Fed’s Williams Says ‘Serious’ Rate-Rise Talks Due Mid-YearJeff Kearns and John Gittelsohn
Federal Reserve Bank of San Francisco President John Williams said mid-year may be time for a “serious discussion” about raising interest rates as the labor market nears full employment and inflation rebounds.
The U.S. will reach maximum employment by year-end or sooner, lifting wages and inflation, which means the Fed should raise rates before achieving its policy goals, Williams, who votes on policy this year, said Thursday in the text of a speech prepared for delivery in Honolulu.
“The time is coming when we’ll be making our first steps down the road to normalization,” Williams said. “What I see when I look at the data that strip out the short-term volatility is an economy that’s got a good head of steam and is getting close to full employment.”
Policy makers will get an update on the labor market Friday with the February jobs report, the last one to be released before the next Federal Open Market Committee meeting on March 17-18. While officials said in January they would be “patient” in raising rates, Fed Chair Janet Yellen signaled to Congress last week that their patience had its limits, laying the groundwork for a possible rate rise later this year.
Williams said the pace of any interest-rate increases in 2015 would be gradual. “Our initial step will probably be in that quarter-percentage point increment,” he told reporters after his speech. “After that, obviously, it’ll be data driven, and so it depends on the economy.”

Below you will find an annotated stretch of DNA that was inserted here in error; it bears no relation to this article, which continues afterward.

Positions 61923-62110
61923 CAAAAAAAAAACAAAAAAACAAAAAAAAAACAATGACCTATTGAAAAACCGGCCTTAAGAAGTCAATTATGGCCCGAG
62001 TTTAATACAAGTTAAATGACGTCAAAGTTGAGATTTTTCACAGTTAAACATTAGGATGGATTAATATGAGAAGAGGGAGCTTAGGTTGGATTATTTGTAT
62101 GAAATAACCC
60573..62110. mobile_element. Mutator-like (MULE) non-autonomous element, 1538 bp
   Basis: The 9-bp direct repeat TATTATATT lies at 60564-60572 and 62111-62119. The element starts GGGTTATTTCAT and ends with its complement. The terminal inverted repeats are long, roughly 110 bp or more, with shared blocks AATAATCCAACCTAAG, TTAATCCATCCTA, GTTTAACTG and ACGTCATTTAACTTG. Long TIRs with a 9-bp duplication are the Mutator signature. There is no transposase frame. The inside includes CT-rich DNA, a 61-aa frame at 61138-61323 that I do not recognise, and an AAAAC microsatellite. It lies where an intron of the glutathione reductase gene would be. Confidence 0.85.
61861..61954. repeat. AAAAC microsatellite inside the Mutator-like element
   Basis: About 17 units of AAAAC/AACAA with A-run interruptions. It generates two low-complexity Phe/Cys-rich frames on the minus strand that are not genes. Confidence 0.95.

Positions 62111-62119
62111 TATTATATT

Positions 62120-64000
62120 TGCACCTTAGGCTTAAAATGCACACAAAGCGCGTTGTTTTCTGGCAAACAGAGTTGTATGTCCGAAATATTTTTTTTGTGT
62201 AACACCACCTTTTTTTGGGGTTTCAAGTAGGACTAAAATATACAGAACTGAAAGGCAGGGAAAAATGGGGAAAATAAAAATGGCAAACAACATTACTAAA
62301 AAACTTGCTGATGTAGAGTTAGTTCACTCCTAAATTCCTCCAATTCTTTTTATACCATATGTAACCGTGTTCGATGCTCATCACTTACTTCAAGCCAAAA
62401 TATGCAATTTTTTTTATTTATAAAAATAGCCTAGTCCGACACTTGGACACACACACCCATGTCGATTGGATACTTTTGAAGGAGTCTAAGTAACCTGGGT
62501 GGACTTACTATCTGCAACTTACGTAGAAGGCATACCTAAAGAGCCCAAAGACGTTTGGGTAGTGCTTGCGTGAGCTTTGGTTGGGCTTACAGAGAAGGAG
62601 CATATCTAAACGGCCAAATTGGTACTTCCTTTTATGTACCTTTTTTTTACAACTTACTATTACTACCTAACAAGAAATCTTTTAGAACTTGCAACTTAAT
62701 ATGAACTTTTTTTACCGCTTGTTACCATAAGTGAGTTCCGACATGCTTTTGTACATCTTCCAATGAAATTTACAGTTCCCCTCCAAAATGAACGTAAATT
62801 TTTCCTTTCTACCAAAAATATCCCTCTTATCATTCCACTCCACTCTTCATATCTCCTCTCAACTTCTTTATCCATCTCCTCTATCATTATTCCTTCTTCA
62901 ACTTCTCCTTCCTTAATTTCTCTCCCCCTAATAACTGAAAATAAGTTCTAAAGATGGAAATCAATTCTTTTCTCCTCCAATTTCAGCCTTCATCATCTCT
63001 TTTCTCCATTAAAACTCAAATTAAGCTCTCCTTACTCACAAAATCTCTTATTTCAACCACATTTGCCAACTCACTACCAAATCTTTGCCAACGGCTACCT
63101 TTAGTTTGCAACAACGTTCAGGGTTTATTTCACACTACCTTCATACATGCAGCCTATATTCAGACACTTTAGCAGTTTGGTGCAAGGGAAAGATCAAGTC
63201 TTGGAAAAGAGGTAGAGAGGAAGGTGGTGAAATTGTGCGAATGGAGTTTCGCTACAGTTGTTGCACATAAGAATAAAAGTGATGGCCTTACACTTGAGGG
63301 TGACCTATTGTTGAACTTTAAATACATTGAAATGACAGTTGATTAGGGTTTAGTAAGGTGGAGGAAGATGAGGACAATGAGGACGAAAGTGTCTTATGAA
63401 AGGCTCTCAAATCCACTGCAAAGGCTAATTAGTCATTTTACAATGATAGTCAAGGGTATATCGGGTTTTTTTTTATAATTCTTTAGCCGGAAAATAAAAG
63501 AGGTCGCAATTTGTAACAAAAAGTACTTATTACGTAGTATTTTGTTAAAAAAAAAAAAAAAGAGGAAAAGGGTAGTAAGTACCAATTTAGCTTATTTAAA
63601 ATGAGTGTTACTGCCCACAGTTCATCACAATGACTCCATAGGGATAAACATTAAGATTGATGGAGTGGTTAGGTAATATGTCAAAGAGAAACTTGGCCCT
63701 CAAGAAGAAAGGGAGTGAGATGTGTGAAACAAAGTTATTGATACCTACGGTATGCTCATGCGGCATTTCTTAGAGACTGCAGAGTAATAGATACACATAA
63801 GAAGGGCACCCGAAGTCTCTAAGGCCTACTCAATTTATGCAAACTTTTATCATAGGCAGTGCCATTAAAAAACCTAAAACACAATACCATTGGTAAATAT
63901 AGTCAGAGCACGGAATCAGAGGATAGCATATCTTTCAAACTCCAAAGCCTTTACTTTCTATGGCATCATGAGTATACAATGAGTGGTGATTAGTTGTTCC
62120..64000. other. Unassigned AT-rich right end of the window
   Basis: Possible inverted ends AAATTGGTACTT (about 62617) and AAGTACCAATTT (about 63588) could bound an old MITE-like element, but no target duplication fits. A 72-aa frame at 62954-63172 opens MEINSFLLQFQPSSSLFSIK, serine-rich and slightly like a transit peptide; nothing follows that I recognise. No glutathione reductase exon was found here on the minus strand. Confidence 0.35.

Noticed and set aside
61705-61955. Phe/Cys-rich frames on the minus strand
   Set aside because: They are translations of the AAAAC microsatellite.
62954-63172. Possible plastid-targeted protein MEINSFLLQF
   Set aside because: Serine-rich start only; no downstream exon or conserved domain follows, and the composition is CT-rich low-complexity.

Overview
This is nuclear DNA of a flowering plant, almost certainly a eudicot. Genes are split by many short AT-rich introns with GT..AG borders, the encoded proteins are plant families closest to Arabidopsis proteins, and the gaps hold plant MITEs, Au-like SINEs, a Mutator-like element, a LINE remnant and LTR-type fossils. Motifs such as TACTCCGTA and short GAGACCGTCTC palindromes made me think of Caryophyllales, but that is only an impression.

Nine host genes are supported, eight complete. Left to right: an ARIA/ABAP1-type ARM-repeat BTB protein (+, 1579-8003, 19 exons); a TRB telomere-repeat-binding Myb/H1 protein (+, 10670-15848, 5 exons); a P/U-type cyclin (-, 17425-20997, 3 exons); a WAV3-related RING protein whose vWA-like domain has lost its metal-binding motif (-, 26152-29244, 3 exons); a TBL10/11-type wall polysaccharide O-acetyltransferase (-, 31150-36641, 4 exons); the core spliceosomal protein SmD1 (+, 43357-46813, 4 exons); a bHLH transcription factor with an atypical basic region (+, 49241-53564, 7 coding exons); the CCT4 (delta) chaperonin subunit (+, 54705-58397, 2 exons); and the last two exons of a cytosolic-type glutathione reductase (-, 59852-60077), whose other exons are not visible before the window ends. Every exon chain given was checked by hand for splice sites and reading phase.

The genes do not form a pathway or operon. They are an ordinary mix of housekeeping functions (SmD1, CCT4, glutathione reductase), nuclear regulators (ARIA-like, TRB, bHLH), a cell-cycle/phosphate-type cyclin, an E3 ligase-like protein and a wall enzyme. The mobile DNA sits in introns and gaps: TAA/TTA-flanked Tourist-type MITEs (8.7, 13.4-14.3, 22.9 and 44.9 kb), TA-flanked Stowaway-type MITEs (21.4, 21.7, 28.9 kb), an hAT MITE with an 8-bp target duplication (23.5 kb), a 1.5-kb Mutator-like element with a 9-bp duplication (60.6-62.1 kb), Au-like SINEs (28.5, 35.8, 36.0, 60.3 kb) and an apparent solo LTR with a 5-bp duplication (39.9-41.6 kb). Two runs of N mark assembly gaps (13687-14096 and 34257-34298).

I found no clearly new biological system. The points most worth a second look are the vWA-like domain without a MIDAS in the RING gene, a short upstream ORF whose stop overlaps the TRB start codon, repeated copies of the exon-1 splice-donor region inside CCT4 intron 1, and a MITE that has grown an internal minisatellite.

Inflation according to a trimmed-mean measure that omits the highest and lowest readings is running about 1.5 percent, Williams said. The strengthening domestic economy will overwhelm the effects of low energy prices and the strong dollar, pushing inflation gradually back to 2 percent, he said.
Williams said the economy is looking “downright good” and forecast growth this year of just under 3 percent. “The economy is showing solid momentum and there’s good news in virtually every sector,” he said.
The economy could expand 4 percent if Japan, Europe and China grew faster, he said after the speech.
Because monetary policy works with long lags, officials should not wait until they are “face-to-face” with their 2 percent inflation goal, Williams said.
“We could drastically overshoot the mark -- winding up in that metaphorical intersection or even fully running the red light,” Williams said. “Overshooting our target would force us into a much more dramatic rate hike to reverse course, which could have a destabilizing effect on the markets and possibly damage the economic recovery.”
Williams said in a Jan. 12 interview he has seen “strong momentum” in the labor market, and by June “the argument pro and con for lifting off rates will be probably a close call” assuming that inflation doesn’t fall further. The FOMC is scheduled to meet June. 16-17.
The Labor Department jobs report tomorrow will show whether job gains kept pace with earlier advances. Payroll growth is surging, with the 336,330 three-month average through January marking the best such stretch since the end of 1997.
Employers added 235,000 jobs last month, according to the median of 96 economist estimates in a Bloomberg survey. The jobless rate fell to match a six-year low of 5.6 percent from 5.7 percent in January, according to the projections.
Williams, 52, joined the San Francisco Fed in 2002 and was director of research before becoming president in 2011. He succeeded Yellen as chief of the regional bank, one of 12 in the U.S. His district includes Alaska, Arizona, California, Hawaii, Idaho, Nevada, Oregon, Utah and Washington.